Tesla settles wrongful death lawsuit from fatal crash

Huang was traveling along a highway in the California city of Mountain View in March 2018 using an autopilot feature when the Model X drove into a concrete median, fatally injuring him, according to the lawsuit.

09 Apr 2024 03:30pm
A view of the interior of a Tesla Model X at a Tesla showroom on March 1, 2019 in San Francisco, California. - (Photo by JUSTIN SULLIVAN / AFP)
A view of the interior of a Tesla Model X at a Tesla showroom on March 1, 2019 in San Francisco, California. - (Photo by JUSTIN SULLIVAN / AFP)
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SAN FRANCISCO - Tesla has settled with the family of an engineer killed when his Model X crashed in Silicon Valley six years ago, avoiding a trial, according to court filings Monday.

A jury trial was to start next week in a wrongful death suit that accused Tesla of not living up to its marketing when it came to driver-assistance and safety technology in its cars.

Court documents filed Monday said Tesla and the family of Wei Lun Huang had reached a settlement, and that Tesla is asking the amount involved remain under seal.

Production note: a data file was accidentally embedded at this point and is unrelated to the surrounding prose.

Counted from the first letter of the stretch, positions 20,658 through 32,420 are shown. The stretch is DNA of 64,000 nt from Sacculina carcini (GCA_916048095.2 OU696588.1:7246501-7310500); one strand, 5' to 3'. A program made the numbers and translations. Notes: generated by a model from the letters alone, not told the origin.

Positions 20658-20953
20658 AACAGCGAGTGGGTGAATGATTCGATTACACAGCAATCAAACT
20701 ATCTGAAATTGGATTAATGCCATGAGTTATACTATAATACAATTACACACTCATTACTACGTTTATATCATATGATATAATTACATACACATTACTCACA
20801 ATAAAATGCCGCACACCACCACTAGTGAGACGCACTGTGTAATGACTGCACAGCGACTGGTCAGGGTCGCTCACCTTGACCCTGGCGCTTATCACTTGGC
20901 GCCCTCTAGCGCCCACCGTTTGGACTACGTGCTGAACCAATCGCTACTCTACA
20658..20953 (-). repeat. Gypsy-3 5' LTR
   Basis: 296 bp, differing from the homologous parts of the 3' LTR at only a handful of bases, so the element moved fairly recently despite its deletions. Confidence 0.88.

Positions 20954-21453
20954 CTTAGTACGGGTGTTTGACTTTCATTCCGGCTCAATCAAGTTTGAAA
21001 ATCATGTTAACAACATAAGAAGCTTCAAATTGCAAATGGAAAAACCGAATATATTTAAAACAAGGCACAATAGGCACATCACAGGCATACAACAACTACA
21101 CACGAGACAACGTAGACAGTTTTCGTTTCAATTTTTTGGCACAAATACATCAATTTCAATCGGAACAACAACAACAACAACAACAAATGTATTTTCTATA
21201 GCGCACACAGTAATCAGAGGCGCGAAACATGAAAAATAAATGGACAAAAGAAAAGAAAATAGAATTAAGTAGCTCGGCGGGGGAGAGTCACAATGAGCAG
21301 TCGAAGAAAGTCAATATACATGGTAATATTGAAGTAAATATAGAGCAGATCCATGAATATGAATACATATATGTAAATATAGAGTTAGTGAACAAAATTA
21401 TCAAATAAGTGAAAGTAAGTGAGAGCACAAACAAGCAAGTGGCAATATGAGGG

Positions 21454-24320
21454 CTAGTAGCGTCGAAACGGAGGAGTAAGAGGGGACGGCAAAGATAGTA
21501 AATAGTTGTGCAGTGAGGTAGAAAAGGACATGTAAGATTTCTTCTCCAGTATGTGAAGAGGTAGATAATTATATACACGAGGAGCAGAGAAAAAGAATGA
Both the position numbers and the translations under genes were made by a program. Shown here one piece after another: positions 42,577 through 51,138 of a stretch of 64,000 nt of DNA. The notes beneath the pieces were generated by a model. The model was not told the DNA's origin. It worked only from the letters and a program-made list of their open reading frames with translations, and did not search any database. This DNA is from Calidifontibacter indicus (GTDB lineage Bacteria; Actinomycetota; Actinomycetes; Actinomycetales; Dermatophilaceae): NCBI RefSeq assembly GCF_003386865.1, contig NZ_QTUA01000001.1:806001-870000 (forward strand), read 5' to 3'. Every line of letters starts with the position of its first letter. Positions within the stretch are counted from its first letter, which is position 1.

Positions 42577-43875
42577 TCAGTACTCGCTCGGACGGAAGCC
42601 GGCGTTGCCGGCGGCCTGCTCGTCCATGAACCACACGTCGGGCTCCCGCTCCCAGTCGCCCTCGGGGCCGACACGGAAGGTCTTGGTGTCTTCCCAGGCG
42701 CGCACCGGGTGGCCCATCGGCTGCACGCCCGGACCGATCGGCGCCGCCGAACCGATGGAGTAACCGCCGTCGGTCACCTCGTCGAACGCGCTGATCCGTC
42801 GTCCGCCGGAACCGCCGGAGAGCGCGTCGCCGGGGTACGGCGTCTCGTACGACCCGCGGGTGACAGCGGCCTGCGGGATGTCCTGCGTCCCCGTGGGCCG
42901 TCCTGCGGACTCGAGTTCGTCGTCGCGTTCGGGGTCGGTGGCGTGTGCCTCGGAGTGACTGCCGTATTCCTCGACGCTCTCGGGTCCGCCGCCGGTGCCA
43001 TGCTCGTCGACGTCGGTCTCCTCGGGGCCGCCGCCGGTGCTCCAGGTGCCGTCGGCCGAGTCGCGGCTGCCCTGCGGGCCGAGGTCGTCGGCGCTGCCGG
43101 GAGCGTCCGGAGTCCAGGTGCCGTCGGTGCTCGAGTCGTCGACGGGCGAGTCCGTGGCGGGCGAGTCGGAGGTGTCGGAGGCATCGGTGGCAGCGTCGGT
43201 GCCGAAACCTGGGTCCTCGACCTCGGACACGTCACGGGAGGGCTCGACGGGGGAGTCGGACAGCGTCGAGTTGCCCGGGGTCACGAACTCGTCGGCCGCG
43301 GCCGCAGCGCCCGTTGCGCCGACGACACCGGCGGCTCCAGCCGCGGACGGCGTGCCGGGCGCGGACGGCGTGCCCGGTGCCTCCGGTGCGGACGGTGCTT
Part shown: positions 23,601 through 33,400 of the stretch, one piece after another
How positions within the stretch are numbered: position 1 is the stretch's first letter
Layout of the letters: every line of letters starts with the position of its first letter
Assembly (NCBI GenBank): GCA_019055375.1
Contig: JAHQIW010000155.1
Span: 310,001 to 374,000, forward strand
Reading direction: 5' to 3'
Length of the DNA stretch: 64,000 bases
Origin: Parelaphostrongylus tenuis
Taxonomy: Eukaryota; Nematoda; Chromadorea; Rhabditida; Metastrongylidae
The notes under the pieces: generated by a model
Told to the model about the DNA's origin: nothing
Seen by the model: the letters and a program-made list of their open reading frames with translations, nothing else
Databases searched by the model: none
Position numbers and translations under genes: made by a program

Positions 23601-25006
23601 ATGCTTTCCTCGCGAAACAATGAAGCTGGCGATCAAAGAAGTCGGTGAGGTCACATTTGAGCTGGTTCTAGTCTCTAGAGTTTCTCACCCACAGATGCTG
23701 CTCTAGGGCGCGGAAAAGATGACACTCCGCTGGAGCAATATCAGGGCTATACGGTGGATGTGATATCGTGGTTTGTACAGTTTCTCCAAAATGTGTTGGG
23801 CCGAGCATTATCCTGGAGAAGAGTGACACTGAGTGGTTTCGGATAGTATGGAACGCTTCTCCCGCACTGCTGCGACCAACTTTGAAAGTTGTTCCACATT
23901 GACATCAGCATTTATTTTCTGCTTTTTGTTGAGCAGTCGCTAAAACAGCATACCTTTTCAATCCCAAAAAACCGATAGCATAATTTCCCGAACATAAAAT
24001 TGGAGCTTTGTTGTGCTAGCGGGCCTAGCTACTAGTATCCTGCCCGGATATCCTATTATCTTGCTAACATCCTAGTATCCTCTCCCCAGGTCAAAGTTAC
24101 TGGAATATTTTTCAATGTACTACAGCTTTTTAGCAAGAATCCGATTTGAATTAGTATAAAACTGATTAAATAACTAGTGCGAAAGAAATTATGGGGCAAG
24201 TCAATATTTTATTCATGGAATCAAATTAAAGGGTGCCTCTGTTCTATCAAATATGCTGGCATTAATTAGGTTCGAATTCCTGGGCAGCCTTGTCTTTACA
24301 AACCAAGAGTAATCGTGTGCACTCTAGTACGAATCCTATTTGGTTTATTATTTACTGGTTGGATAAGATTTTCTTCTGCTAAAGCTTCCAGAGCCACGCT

Huang believed that Model X technology would eliminate risk of harm to the driver "caused by the vehicle failing to drive at safe speeds, failing to operate only within marked travel lanes, failing to avoid other vehicles or obstacles while driving on highways, or accelerating into fixed objects or vehicles while in autopilot mode," the original complaint contended.

Huang was traveling along a highway in the California city of Mountain View in March of 2018 using an autopilot feature when the Model X drove into a concrete median, fatally injuring him, according to the lawsuit.

Huang's family argued in filings that Tesla was negligent and careless in building and marketing the 2017 Model X.

US regulators determined that Huang did not have his hands on the steering wheel at the time of the accident, despite alerts from the Autopilot driver assistance software to do so.

Tesla has stood by the safety of its cars and Autopilot features, which it has warned do not free drivers from paying attention. - AFP

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